Awareness - Life - Form
Planetary Evolution IX
3 November 1904, Berlin
We are going to have an example of how the world evolved, concentrating on the point where evolution went through the middle of the Lemurian age, and looking at some of the time that went before and came after. The aim is to show how the sense of the eye developed at that time.
If we were able to look at the world as it was at the time of the first, the Polarian race, we would find it to be an ether orb. Soon, meaning several millions years later—which can mean ‘soon’ in world evolution—matter condensed. We see the beginnings of what we call ‘air’. In the air itself, the first beginnings evolved of what we call ‘fire’ and ‘water’. At the time, however, the water in the air was a fiery mist. At that time, in the beginning of the Lemurian age, the Earth was a dense, smoky, fiery mist. Real water as we know it today only developed later as the Earth cooled down; solid matter came even later.
We have to realize that human beings were involved in some form or other at every one of these developmental stages. Human evolution is always dependent on the surroundings.
Let us now look at the human being as he began to evolve at the time when those fiery mists were developing. He had his sense of hearing at the time, and a sense of feeling for temperature differences; he was a highly differentiated, mobile creature flying around in the fiery mist. He needed an organ for feeling if conditions were favourable, not too hot nor too cold. The Cyclops-like organ developed at this time, which had initially served as an organ for feeling the ambient temperature, to tell him if he might enter into it or not.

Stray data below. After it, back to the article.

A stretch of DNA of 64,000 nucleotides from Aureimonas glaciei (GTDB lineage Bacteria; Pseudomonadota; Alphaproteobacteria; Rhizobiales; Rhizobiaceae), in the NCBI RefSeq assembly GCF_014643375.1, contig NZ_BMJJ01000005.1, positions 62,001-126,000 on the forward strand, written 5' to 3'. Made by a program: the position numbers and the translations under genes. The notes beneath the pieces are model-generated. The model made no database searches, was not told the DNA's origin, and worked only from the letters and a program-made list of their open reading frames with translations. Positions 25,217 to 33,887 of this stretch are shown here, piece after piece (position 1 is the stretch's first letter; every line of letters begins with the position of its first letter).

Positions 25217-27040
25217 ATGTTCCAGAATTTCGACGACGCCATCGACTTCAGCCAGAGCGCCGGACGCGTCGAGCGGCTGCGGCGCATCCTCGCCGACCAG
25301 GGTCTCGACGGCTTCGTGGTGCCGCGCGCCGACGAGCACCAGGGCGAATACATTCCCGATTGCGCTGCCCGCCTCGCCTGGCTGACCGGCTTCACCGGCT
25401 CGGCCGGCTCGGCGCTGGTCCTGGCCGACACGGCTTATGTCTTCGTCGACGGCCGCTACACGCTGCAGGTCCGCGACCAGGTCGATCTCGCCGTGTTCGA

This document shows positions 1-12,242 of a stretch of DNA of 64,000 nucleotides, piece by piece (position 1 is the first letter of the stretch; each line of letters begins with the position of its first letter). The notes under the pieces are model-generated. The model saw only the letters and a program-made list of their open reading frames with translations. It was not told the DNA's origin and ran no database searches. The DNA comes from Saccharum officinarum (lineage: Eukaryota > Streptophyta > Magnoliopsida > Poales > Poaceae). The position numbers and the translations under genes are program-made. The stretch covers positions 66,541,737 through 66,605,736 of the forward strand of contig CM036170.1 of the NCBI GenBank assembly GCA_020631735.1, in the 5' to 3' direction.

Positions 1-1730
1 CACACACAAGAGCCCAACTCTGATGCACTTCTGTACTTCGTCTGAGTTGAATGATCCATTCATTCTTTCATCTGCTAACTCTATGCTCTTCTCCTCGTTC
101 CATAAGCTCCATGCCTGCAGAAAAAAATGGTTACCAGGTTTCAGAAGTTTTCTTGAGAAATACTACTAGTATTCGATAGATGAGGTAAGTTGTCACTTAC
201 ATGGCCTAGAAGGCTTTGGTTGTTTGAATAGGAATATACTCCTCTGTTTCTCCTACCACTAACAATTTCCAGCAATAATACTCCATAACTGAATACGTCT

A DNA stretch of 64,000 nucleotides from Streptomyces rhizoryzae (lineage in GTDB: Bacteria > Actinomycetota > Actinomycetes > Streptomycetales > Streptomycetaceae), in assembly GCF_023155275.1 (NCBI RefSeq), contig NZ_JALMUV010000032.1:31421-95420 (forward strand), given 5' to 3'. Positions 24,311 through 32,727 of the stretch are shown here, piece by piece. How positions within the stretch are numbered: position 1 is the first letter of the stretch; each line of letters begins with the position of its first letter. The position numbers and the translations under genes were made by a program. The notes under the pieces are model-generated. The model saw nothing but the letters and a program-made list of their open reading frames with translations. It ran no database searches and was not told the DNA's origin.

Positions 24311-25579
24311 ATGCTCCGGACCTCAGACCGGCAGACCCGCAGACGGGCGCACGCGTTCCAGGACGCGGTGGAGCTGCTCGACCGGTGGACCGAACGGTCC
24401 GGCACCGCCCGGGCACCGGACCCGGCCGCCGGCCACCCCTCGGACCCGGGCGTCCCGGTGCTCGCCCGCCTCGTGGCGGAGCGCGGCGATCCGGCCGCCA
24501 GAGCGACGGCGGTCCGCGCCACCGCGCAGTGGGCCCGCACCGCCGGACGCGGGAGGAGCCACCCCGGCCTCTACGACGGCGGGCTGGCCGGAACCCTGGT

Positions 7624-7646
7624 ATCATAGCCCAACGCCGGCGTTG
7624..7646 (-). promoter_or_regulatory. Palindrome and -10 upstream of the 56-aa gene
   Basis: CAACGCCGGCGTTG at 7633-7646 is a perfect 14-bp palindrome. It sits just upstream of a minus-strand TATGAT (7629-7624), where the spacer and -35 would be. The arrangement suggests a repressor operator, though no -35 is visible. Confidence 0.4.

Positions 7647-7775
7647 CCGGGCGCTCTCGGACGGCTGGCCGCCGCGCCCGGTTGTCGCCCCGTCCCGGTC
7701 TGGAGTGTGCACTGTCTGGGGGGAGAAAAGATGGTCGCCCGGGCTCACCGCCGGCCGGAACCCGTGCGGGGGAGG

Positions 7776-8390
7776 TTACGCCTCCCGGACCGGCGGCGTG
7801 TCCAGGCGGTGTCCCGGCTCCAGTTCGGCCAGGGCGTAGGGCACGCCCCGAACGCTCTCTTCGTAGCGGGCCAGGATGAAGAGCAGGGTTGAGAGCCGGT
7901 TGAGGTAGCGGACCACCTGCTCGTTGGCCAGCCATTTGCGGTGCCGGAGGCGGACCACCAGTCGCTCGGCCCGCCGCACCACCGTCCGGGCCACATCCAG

Then the whole mass in which he was moving started to grow fiery. Before, this element we now call ‘flame’ was not present; the level of the temperature was much higher than the temperature of fire today. The feeling organ sensed that the state of heat was turning into flame and thus gradually condensed into an organ of vision. We see, therefore, that this feeling organ evolved from the inside, arising initially from an inner need of the human being; it was to tell him if he felt well or not. Initially, the organ therefore existed for the sake of the human being himself, so that he might evolve as a life form in conditions that would allow this. At the same time—initially as an attendant phenomenon—the organ developed the ability to perceive the flame which had grown cold, which was light. The organ was at the top of the human head, like a glowing lantern. As matter condensed further it changed from an organ of feeling into an organ of vision.
The mobile human body was getting progressively denser. The result was that this feeling eye lost significance in the encounter with denser objects with external boundaries. Now the attendant phenomenon of being able to see the cold flame came into its own. The organ grew able, as matter was growing denser, to see the object with its boundaries; it was thus given a new role, as it were, as the surroundings changed. The original function has remained and will come into its own at a later stage. 66See lecture given on 30 September 1905, in GA 93a, Foundations of Esotericism (see note 13).